Reporting Dangerously: Journalist Killings, Intimidation and Security
20 Mehefin 2016
Mae'r cynnwys hwn ar gael yn Saesneg yn unig.
According to the International News Safety Institute, on average two journalists a week have lost their lives doing their job over the last decade.
Most of those killed are not the international reporters who can make global headlines, but local journalists investigating crime or corruption. More journalists are being killed, attacked and intimidated than at any time in history, and this book sets out to find why.
In Reporting Dangerously: Journalist Killings, Intimidation and Security, 30-year BBC veteran Professor Richard Sambrook and fellow academics in the School of Journalism, Media and Cultural Studies at Cardiff University, Professor Simon Cottle and Nick Mosdell, examine journalist killings and intimidation around the world.
Journalists, by the nature of their work, have always put themselves in harm’s way, and some have had to pay the ultimate price for doing so. However, a number of factors have significantly increased the risks they face through the last years of the 20th century and early years of the 21st. This book identifies what factors have led to this rise and positions these in historical and global contexts.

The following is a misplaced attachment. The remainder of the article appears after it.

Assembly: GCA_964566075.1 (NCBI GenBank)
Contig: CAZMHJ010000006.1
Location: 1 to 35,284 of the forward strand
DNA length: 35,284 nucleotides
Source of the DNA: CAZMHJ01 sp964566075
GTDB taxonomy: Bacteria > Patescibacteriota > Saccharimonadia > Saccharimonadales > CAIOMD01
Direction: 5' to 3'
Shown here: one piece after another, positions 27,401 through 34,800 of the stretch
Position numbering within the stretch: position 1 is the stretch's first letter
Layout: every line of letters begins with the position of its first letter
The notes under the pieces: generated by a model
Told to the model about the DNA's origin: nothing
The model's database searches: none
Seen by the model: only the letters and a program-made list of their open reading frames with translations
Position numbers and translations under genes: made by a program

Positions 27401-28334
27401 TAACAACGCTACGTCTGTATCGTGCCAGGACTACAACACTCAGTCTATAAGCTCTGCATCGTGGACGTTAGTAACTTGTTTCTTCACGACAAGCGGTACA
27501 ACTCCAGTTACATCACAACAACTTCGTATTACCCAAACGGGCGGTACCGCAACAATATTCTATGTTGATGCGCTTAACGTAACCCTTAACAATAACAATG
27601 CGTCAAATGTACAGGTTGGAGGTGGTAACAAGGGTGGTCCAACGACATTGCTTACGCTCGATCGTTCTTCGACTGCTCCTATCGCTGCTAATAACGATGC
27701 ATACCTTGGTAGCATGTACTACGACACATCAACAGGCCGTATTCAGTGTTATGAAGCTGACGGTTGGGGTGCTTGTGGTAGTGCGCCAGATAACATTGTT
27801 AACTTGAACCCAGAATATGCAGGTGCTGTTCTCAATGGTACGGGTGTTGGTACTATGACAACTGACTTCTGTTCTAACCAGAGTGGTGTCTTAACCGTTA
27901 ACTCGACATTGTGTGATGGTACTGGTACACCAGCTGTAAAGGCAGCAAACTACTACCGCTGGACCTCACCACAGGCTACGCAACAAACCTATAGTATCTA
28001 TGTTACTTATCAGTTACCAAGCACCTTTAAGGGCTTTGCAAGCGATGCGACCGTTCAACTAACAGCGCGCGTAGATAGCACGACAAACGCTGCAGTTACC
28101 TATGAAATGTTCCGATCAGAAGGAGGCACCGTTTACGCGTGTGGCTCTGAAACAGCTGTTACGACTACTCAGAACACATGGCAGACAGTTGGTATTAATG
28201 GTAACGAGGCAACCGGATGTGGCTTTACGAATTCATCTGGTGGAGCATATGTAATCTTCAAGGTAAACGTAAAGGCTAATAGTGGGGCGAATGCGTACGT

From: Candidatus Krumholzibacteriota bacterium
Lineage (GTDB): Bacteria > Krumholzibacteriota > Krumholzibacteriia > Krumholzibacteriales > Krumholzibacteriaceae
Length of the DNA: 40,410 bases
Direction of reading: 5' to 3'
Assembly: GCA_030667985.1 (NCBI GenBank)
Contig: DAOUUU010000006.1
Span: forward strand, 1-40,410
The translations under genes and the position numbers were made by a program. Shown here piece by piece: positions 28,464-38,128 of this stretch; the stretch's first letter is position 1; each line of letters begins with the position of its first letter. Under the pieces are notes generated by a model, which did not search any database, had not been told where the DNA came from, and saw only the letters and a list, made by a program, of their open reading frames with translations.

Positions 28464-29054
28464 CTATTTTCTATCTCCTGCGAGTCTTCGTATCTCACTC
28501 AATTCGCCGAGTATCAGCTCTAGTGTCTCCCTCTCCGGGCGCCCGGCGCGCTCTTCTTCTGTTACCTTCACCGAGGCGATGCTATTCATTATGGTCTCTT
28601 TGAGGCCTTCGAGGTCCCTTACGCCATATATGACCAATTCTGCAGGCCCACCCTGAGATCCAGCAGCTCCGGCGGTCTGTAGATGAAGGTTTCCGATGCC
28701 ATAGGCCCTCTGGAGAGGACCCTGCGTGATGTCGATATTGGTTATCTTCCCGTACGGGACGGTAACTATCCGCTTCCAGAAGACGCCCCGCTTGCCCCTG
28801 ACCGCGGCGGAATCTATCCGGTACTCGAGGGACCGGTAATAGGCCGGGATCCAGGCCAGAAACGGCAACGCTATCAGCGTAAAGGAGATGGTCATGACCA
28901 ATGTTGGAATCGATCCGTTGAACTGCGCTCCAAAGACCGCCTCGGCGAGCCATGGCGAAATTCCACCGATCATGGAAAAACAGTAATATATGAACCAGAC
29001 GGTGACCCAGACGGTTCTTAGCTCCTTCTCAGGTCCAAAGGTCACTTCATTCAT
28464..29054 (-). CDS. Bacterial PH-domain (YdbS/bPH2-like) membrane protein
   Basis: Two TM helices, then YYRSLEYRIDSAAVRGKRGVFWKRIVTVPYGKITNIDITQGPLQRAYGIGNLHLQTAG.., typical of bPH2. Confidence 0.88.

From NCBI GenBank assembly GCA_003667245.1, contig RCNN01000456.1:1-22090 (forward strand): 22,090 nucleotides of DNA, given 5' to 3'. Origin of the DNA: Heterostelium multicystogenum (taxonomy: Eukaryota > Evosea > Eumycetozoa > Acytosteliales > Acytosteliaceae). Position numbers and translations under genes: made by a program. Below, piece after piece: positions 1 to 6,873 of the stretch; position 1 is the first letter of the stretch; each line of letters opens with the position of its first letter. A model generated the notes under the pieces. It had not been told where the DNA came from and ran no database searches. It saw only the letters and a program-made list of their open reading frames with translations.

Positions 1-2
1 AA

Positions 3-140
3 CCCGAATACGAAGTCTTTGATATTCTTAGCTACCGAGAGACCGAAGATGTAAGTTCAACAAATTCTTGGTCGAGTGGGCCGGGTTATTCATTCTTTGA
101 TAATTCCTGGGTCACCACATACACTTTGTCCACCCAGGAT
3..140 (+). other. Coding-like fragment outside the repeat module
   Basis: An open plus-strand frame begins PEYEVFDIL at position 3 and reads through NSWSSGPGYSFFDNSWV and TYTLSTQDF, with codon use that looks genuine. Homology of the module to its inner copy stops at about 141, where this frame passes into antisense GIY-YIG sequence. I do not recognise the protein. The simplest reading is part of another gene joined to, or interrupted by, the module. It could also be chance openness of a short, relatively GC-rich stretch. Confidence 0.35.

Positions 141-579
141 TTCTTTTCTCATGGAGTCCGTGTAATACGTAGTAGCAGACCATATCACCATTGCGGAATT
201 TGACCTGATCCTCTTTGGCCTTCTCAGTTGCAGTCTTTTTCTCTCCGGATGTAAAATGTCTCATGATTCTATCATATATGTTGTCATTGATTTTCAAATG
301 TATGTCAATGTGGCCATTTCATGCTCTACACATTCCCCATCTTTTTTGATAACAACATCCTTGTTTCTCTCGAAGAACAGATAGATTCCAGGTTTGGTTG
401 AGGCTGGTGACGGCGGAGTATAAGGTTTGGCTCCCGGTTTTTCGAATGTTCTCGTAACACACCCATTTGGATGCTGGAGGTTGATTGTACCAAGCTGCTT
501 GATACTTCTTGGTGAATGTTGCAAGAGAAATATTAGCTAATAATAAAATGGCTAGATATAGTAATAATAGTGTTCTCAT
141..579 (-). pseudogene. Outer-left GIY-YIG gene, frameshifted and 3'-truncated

Professor Sambrook said, “Reporting Dangerously provides case studies and first-hand accounts from journalists working in some of the most high-risk places in the world today and seeks to understand the different pressures they must confront.
“The book gives voice to journalists who have experience in reporting from conflict zones and unstable societies, hearing their experiences and candid reflections on why they do it and how they seek to protect themselves.
“It also examines industry and political responses to these trends and pressures as well as the latest international initiatives aimed at challenging cultures of impunity and keeping journalists safe.”
The authors argue that journalism contributes a vital if often neglected role in the formation and conduct of civil societies. This is why reporting from ‘uncivil’ places matters and this is why journalists are often positioned in harm’s way. They argue that the responsibility to report in a globalizing world of crises and human insecurity, and the responsibility to try and keep journalists safe while they do so, belongs to all of us.
Reporting Dangerously is published by Palgrave Macmillan.